“I’m just overwhelmed,” John Barbee said, after he finished filling out a voter registration form in the basement of a Baptist church in Richmond Thursday. The 62-year-old, who was released from prison in 1972, had been trying to register for the past eight years but had been stymied repeatedly by Virginia’s strict felony disenfranchisement law. Barbee was able to register Thursday because Virginia Gov. Terry McAuliffe signed an executive order on April 22 restoring voting rights to over 200,000 people with past felony convictions who have completed their supervised probation or parole. Previously, ex-offenders had to individually petition the governor to be re-enfranchised. “I had just gave up on the system, period, for trying to help me get registered,” he told The Huffington Post. After he finished filling out the registration form, he turned to his wife. “I feel like a citizen now,” he told her.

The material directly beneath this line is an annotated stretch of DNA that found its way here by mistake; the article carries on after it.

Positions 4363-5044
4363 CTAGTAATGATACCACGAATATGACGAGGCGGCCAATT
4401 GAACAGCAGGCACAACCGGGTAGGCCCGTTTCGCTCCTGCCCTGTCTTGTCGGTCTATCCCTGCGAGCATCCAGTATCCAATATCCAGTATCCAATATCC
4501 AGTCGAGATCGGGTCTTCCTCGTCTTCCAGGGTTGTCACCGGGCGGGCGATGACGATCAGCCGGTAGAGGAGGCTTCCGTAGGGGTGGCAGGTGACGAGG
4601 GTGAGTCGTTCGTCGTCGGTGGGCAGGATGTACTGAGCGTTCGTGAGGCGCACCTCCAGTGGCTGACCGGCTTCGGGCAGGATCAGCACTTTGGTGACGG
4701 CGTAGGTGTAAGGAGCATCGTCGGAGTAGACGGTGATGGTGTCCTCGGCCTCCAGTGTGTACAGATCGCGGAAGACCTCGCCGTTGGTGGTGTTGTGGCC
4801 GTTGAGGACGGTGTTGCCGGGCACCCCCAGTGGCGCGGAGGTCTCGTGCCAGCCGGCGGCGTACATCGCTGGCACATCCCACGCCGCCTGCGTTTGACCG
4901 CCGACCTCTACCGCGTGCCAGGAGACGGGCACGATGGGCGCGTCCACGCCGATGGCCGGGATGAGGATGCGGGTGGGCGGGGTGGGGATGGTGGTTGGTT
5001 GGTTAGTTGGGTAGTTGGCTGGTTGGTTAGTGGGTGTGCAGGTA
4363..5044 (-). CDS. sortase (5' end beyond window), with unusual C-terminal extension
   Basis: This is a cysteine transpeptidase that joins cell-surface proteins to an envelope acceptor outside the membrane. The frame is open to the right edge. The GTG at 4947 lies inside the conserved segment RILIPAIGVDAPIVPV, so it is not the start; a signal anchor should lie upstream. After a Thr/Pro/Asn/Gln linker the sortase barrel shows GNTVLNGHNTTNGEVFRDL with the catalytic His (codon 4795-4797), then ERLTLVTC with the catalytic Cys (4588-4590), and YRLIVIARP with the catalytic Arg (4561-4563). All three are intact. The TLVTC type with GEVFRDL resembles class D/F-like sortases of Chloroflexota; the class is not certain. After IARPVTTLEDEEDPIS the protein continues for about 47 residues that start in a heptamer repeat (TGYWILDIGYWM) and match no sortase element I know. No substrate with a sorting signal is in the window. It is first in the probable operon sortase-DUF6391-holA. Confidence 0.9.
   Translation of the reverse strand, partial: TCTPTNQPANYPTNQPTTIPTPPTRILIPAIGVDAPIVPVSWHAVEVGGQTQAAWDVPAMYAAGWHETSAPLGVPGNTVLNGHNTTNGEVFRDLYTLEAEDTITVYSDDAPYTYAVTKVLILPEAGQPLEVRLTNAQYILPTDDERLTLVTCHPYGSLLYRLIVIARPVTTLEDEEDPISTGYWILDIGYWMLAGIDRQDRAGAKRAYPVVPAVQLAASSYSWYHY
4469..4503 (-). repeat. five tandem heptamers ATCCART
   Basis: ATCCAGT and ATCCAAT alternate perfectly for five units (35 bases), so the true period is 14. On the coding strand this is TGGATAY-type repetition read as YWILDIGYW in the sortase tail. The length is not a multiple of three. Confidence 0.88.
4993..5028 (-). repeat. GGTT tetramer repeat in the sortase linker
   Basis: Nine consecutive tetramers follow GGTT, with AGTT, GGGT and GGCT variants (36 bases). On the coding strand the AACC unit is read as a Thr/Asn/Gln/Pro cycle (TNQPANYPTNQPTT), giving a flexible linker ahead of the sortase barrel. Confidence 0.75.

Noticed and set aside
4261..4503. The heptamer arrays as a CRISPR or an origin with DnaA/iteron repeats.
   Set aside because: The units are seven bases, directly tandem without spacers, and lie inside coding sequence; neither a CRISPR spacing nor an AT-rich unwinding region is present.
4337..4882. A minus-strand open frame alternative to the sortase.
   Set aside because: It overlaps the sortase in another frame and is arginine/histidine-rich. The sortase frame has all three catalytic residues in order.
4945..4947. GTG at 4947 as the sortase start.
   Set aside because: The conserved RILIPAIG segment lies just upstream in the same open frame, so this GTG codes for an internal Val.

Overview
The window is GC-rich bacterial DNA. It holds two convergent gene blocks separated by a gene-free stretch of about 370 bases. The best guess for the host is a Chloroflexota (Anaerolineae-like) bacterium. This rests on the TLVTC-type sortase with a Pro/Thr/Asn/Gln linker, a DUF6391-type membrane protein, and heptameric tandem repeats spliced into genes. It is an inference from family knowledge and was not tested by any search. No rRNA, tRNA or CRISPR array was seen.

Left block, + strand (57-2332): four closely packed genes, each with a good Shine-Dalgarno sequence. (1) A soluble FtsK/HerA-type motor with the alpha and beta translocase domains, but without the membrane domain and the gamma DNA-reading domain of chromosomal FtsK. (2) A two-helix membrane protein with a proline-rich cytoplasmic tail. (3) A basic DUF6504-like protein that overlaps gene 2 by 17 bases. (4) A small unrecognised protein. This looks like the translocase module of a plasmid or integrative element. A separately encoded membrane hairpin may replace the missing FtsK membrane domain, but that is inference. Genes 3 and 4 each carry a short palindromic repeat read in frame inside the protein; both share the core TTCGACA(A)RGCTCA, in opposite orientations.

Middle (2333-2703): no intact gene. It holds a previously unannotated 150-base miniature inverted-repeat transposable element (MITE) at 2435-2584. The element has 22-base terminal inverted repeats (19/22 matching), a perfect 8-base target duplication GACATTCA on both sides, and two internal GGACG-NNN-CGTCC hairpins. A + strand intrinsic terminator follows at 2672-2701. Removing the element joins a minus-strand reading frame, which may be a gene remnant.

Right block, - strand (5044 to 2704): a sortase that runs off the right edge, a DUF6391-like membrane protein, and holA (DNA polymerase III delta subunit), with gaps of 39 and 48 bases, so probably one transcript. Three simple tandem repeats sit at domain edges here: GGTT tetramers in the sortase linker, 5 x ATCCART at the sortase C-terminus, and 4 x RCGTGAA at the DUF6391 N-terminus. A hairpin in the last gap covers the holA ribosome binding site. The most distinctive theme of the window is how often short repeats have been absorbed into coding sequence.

Karen Fountain, an organizer with New Virginia Majority, a civic engagement organization, has been registering ex-offenders at a brisk pace since before McAuliffe’s order. She is one of 60 organizers doing voter registration work for the group across the state. On Thursday, she spotted a line of people waiting in the rain for a free lunch outside the Greater Mount Moriah Baptist Church.
Fountain followed the crowd into the church’s basement. There, she took over a table and placed a registration form and pen at each seat. She guided a woman through filling out her registration form and then invited the rest of the people in the room to come over and register after they finished eating. The woman who just completed her form did a happy dance in her seat as Fountain told the group that those ex-offenders who were no longer on parole and probation could vote. “It’s wonderful to see them know that they do belong, that they have all their civil rights given back to them,” Fountain said.
New Virginia Majority has registered over 550 ex-offenders since the governor signed his order, or a quarter of the roughly 2,100 ex-offenders who have registered statewide.